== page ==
(2) Principle of permanence of large eddies which asserts that if a freely decaying turbulent flow initially possesses IRSS, this symmetry will be preserved at later instants with same scaling exponent ↵ and constant C. Using the definition of IRSS and that of the spectral density of energy, we write for l!1, v2 l = C2l2↵ ) E(k) = C2k−2↵−1, (4.66) for k ! 0. As ↵ is negative, the above law indicates a growing energy spectrum at small scales which is not physical. It is therefore necessary to have a lower cut-off scale l0 below which the turbulence is of completely developed type and the scaling law vl ⇠ l 1 3 is obeyed instead. This l0 is called the integral scale which translates also with time. Corresponding v0 scales as v0 ⇠ Cl↵ 0. For integral scale Reynolds number R0 ⇠ l0v0 ⌫ >> 1, the mean energy dissipation rate can be estimated by d dt v2 0 ⇠ − » ⇠ − v3 0 l0 .
Table of contents :
1.1 General interest
1.2 Turbulence in space and astrophysical plasmas
1.3 An outline of my thesis
2.1 What is compressibility ?
2.2 Measure of compressibility for a fluid in motion
2.3 Closure for compressible fluids
2.4 Invariants in compressible barotropic fluid
2.4.1 Total energy
2.4.2 Kinetic helicity
2.4.3 Mass and linear momentum
2.5 Potential flow
2.6 Two dimensional compressible flow
2.7 One dimensional model for discontinuous compressible flow: Burgers’ equation
2.8 Compressibility ratio for a polytropic gas across a normal shock
2.9 Baroclinic vector
3 Plasmaphysics andmagnetohydrodynamics
3.1 What is a plasma ?
3.2 Two approaches to plasma
3.2.1 Kinetic approach
3.2.2 Fluid approach
3.3 Magnetohydrodynamics (MHD)
3.3.1 Mono-fluid model: Basic equations of MHD
3.3.2 Ideal MHD approximation from generalized Ohm’s law
3.3.3 Linear waves in ideal MHD
3.3.4 Invariants of ideal MHD
3.3.5 Elsässer variables in magnetohydrodynamics
4 Turbulentflow: importantnotions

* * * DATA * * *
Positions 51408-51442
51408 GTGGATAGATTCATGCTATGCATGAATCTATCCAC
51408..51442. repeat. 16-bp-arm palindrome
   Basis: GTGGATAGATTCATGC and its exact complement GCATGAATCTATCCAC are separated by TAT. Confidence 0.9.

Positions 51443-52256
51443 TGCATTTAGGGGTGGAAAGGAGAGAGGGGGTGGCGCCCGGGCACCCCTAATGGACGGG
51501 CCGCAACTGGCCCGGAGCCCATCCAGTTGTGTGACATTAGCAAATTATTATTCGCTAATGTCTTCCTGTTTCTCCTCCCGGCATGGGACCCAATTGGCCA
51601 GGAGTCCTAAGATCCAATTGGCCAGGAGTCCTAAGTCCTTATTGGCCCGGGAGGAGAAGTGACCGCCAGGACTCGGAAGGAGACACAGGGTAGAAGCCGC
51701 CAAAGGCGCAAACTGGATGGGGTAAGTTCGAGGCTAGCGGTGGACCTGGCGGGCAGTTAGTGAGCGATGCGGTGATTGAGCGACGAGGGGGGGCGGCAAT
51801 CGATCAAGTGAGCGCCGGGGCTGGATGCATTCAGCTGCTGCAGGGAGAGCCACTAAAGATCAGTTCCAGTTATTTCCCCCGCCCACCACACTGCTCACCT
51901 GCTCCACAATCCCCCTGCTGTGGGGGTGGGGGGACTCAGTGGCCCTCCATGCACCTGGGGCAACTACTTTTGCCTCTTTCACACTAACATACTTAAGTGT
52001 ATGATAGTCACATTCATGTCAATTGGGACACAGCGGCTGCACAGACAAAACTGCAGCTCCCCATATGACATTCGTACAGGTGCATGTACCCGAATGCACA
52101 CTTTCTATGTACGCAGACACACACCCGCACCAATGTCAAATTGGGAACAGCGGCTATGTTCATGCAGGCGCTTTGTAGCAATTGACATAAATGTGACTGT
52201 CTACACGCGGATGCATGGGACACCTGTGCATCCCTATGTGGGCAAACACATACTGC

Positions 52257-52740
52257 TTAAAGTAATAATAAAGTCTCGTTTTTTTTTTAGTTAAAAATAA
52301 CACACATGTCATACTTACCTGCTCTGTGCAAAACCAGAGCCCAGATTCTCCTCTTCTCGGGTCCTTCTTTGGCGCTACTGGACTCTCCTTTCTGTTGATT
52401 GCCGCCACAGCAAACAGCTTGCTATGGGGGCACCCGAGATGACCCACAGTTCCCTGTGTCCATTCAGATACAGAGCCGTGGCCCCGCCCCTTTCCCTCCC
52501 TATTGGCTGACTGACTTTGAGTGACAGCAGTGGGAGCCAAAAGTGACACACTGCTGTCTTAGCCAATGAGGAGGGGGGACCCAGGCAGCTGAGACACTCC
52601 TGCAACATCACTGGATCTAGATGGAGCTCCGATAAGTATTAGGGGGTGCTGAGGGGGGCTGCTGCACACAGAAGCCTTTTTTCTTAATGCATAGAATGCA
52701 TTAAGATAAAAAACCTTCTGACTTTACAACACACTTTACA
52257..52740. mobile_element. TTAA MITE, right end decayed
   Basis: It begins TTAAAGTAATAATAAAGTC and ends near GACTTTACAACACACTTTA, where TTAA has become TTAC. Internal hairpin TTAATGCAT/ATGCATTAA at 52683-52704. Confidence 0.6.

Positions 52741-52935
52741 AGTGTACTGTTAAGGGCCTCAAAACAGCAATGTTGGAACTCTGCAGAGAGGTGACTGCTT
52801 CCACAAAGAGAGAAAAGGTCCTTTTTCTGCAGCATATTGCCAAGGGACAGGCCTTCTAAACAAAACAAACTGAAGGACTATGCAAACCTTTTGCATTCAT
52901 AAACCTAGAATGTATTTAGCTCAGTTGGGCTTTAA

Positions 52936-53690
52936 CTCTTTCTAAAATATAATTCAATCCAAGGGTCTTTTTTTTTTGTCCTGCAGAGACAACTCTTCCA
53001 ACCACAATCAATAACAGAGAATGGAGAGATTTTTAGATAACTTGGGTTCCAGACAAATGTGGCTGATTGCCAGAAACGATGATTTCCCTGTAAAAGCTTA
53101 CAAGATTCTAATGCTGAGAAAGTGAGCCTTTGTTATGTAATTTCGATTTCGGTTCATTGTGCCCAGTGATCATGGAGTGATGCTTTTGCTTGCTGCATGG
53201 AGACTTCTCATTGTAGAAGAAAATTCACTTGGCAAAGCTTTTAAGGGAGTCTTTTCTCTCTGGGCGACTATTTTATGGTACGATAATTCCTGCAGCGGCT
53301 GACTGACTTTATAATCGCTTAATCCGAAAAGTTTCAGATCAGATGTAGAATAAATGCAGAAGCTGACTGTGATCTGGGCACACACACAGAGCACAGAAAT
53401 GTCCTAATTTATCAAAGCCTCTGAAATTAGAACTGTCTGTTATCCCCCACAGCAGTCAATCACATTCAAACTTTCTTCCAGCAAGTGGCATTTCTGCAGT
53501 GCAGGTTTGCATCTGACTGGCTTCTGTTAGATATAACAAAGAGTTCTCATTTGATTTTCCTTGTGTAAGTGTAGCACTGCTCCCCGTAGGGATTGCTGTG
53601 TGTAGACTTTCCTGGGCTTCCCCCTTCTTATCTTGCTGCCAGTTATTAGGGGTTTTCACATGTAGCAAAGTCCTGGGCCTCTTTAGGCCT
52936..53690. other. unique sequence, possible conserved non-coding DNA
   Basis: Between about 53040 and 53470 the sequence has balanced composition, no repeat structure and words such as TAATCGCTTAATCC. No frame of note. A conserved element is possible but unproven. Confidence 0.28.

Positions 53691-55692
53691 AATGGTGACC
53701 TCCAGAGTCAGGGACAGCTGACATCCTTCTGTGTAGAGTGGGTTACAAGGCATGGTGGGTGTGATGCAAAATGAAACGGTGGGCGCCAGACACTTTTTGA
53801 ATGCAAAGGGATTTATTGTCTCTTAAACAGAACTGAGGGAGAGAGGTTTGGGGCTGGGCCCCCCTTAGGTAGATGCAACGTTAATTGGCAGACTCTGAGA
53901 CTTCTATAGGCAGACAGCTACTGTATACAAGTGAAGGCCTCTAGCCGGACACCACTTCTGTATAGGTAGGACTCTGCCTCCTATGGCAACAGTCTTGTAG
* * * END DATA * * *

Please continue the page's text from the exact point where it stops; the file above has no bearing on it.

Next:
4.1 Turbulence – A phenomenon or a theory ?
4.2 Turbulent regime from Navier-Stokes : Reynolds number
4.3 Chaos and/or turbulence ?
4.4 Basic assumptions
4.4.1 Statistical homogeneity
4.4.2 Statistical isotropy
4.4.3 Stationary state
4.5 Two approaches to turbulence
4.5.1 Statistical approach
4.5.2 Spectral approach
4.6.1 K41 phenomenology
4.6.2 IK phenomenology
4.6.3 Utilities of phenomenology
4.7 Dynamics and energetics of turbulence
4.7.1 Turbulent forcing
4.7.2 Turbulent cascade
4.7.3 Turbulent dissipation
4.8.1 ! fractal model
4.8.2 Refined similarity hypothesis : Log-Normal model
4.8.3 Log-Poisson model
4.8.4 Extended self-similarity
5 Turbulence incompressiblefluids
5.1 Why is it important ?
5.2 Primitive theoretical approaches
5.3 Numerical approaches using one dimensional model
5.4 Numerical Simulations in higher dimensions
5.4.1 Numerical methods for compressible turbulence
5.4.2 Piecewise Parabolic Method (PPM):
5.4.3 Compressible intermittency
5.4.4 Compressible and solenoidal forcing
5.4.5 Choice of inertial zone and sonic scale
5.4.6 Two-point closure in EDQNM model for compressible turbulence
5.5 Observational studies
6 Exact relations inturbulence
6.1 Exact relations in incompressible turbulence
6.1.1 Incompressible hydrodynamic turbulence
6.1.2 Incompressible MHD turbulence
6.2 Previous attempts for exact relations in compressible turbulence
6.2.1 Heuristic approach by Carbone et al. (2009)
6.2.2 FFO approach for a generalized exact equation
6.3 New exact relations and phenomenologies in compressible turbulence : My research work
6.3.1 Isothermal hydrodynamic turbulence
6.3.2 A new phenomenology for compressible turbulence
6.3.3 Isothermal MHD turbulence
6.3.4 Polytropic hydrodynamic turbulence
7 Solarwinddata analysis
7.2 The solar wind
7.2.1 The heliosphere
7.2.2 Prediction for the solar wind
7.2.3 The fast and the slow solar wind
7.2.4 Exploration of the solar wind
7.2.5 MHD fluctuations in the solar wind
7.2.6 Nature of the solar wind turbulence
7.3 Data source
7.3.1 The THEMIS mission
7.3.2 A brief description of instruments
7.4 Judicial selection of data
7.4.1 Selection of intervals
7.4.2 Relevant spatial and temporal scales
7.5 Analysis of the selected data
8 Resuming andlooking ahead.
8.1 Answered and unanswered issues of compressible turbulence .
8.2 Some future projects